Australia's batting grew stronger as this series progressed, in spite of that one blip at Headingley, although victory was made certain for them by the bowlers. While Shane Warne spun, twiddled and danced his way to 31 wickets, it was the devastating control and hostility of Glenn McGrath, who took 32, which almost invariably opened the door for the leg-spinner.
It is perhaps the rarity of top- class wrist spinners, which makes them so easy to appreciate, as opposed to the common-placed necessity of opening bowlers which makes them easy to accept and their skills harder to digest.
Although no longer capable of the variety of half a dozen or more years ago before his shoulder began to play him up, Warne is an astonishing performer. His accuracy, allied to the spin he imparts to his leg break, the control he has with his top spinner and his more occasionally used flipper, still gives batsmen nightmares.
He took 11 wickets at The Oval compared to McGrath's seven and yet one could only feel that a few years ago he would have finished England off in half the time and at considerably less expense. A bowler like Warne will always have to stand comparison with himself when he was at his best.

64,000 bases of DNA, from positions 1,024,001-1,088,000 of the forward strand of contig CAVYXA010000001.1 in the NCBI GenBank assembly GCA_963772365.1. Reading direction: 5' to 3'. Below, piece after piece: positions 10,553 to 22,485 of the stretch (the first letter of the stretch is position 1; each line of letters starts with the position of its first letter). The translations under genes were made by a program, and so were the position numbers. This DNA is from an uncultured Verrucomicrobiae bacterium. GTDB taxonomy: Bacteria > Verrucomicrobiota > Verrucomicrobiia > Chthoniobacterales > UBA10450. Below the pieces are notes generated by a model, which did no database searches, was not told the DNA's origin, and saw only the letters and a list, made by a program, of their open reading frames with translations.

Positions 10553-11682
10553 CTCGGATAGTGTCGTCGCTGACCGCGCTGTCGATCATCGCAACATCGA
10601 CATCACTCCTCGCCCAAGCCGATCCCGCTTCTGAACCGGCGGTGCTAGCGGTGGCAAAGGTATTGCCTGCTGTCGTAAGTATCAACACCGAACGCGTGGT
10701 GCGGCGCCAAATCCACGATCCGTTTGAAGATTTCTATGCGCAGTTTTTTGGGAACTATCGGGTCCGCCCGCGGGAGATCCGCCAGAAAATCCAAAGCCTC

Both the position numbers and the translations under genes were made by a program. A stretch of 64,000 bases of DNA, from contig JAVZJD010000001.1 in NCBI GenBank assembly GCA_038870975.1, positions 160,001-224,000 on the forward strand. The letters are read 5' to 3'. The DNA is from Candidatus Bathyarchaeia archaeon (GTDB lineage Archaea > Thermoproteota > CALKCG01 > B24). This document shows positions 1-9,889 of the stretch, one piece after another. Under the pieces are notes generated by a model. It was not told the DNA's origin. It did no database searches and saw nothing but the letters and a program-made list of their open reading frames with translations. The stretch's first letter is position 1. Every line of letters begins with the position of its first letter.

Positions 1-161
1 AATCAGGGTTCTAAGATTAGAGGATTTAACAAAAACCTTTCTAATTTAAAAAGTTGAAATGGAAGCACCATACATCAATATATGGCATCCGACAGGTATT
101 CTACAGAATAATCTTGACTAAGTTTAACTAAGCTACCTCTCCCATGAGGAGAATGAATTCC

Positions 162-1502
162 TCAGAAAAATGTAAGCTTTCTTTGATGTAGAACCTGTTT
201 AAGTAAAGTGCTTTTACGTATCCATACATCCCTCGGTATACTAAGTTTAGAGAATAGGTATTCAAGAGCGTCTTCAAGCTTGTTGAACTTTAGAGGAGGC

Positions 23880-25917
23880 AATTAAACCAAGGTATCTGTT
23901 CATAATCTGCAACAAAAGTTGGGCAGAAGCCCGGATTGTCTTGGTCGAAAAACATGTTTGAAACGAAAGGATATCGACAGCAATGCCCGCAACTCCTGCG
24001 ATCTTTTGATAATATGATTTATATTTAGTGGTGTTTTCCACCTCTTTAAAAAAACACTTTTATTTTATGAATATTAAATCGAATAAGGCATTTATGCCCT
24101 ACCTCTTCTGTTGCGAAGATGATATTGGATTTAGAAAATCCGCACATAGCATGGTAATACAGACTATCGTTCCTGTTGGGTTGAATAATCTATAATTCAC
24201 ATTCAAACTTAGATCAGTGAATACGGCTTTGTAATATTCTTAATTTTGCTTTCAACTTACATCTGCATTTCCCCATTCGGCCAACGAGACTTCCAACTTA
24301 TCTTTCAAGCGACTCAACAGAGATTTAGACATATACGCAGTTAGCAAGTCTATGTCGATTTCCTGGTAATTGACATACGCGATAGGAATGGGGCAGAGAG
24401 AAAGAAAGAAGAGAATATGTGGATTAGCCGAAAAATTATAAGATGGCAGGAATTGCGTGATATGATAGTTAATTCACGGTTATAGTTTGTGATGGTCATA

The new ball is given by right to McGrath – and has anyone in the history of the game had a much greater right to it? There is no messing around with him, no wasting time with looseners or warm-up balls. He is at you from the word go.
He purrs his way through that dead straight run up like a Rolls Royce at speed, but with more in the tank if need be. It is an incredibly smooth run-up with that slight correction to the steering at the end which enables him to let go of the ball from as near to the stumps as is possible to get.
His control, like Warne's, is exceptional. Every ball seems to be just short of a length around the off stump lifting and moving one way or the other and in the mid or upper 80s (mph).
Throughout this series McGrath has consistently made the early inroads into England's batting and softened up the underbelly for Warne. For many of the England batsmen he must have made the ball sound like the hiss of a deadly snake. Marcus Trescothick will never forget the last two balls he had from him in the second innings.
Warne would have found it harder work without McGrath, which is not to denigrate him or to be churlish about a fine performance from a great spinner. It is no coincidence that the only time that McGrath lost it was in the half-hour or so after lunch on the last day at Headingley, which was when Mark Butcher effectively won the fourth Test for England.Reuse content